Center for Biological Diversity

For Immediate Release, April 19, 2023

Contact:

Stephanie Feldstein, Center for Biological Diversity, (734) 395-0770, sfeldstein@biologicaldiversity.org
Emma Hakansson, Collective Fashion Justice, +61 401 629 297, emma@collectivefashionjustice.org

Analysis Finds Most Wool Knitwear Is Blended With Plastic

Processing, Blending Undermine Sustainability Claims of Wool

NEW YORK, N.Y.— More than half of wool knitwear is blended with synthetic fibers derived from fossil fuels, a new analysis by the Center for Biological Diversity and Collective Fashion Justice has found.

Too Hot for Knitwear: Climate Crisis, Biodiversity and Fashion Brands Using Wool and Synthetics analyzed the Fall 2022 online catalogs of 13 top high street and luxury fashion brands. The analysis found that while wool is often marketed as a natural, sustainable alternative to synthetics, most wool garments are mixed with synthetic materials, contributing to microplastic pollution and worsening the climate crisis.

“The fashion industry has tried to pass wool off as a sustainable alternative to synthetics, but that claim quickly unravels when you take a closer look,” said Stephanie Feldstein, population and sustainability director at the Center. “Even 100% wool fiber production leads to deforestation and threatens wildlife. There are real eco-friendly materials out there, but wool isn’t one of them.”

The analysis revealed that 55% of examined wool items were blended with synthetic fibers. Only 19% contained reduced-impact fibers, most commonly recycled synthetics, which still shed microplastics into the environment. The use of wool blended with virgin or recycled synthetic materials — and the likelihood of wool being chemically washed, processed or dyed with substances impacting biodegradation — negate any potential benefits of using such a “natural” fiber.

The analysis also found that high street brands were more than twice as likely to use synthetics in wool knitwear and 26 times more likely to offer 100% synthetic knitwear, though more than one-third of analyzed luxury knitwear also used synthetics. Overall, 90% of analyzed knitwear items used wool, despite the availability of truly sustainable fibers like Tencel that can meet the quality, aesthetic and performance needs of knitwear.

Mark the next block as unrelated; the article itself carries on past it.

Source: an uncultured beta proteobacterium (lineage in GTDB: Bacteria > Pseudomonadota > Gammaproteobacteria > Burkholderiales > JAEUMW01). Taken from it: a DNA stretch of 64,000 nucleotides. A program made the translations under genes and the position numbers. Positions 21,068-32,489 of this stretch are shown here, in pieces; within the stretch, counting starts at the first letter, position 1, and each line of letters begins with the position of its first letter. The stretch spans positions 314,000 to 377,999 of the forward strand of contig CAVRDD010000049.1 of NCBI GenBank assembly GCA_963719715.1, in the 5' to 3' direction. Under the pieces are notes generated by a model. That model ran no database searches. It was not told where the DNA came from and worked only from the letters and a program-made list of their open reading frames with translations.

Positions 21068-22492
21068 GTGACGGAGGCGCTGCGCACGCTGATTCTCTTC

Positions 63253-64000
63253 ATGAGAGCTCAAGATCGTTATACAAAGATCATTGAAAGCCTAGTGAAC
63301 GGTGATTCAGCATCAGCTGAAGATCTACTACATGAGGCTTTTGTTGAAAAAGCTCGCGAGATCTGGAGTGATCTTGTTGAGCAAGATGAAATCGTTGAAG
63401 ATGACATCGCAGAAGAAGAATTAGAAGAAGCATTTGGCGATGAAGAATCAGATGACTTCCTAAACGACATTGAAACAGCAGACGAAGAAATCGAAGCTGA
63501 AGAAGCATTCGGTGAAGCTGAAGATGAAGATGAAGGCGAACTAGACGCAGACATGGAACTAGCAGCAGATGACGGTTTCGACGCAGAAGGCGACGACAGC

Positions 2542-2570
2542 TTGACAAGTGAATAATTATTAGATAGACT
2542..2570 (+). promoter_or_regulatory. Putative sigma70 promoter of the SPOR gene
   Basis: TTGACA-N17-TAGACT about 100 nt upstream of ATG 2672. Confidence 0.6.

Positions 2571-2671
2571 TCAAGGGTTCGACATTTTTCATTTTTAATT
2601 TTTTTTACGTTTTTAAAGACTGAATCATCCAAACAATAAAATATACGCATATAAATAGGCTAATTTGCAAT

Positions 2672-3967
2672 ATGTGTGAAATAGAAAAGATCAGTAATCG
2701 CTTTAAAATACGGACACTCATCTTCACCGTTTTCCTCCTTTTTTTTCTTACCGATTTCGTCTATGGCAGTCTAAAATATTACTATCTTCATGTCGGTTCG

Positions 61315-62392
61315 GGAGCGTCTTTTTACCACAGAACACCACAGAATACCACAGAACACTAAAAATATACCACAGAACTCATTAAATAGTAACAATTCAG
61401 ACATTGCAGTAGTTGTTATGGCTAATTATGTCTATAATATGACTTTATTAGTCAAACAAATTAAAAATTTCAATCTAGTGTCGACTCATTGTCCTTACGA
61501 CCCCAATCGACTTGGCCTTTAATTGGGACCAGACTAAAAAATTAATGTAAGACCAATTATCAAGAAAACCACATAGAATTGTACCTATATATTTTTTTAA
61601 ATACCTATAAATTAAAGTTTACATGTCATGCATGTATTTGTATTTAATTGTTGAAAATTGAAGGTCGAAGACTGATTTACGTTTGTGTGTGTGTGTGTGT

“Making knitwear from wool-synthetic blends gets us the worst of both worlds,” said Emma Hakansson, founding director at Collective Fashion Justice. “It takes emissions from fossil fuels and enteric methane, biodiversity destruction, plastic pollution, and animal cruelty and wraps them all up in one piece of clothing.”

This analysis follows a report released last year on wool production’s devastating harms to wildlife and the environment. Shear Destruction: Wool, Fashion and the Biodiversity Crisis found that producing one kilogram of wool can create as much climate pollution as driving more than 100 miles and one bale of Australian wool uses up to 367 times more land compared to cotton.

The Center for Biological Diversity and Collective Fashion Justice are calling on the fashion industry to increase transparency around the environmental impacts of wool and to shift beyond both fossil-fuel and animal-derived materials. This just transition is increasingly possible as plant-based, bio-based, recycled and other innovative and responsible alternatives enter the market.

The Center for Biological Diversity is a national, nonprofit conservation organization with more than 1.7 million members and online activists dedicated to the protection of endangered species and wild places.

Collective Fashion Justice is an international not-for-profit dedicated to creating a total ethics fashion system, prioritizing people, our fellow animals and the planet we share before profit.

center locations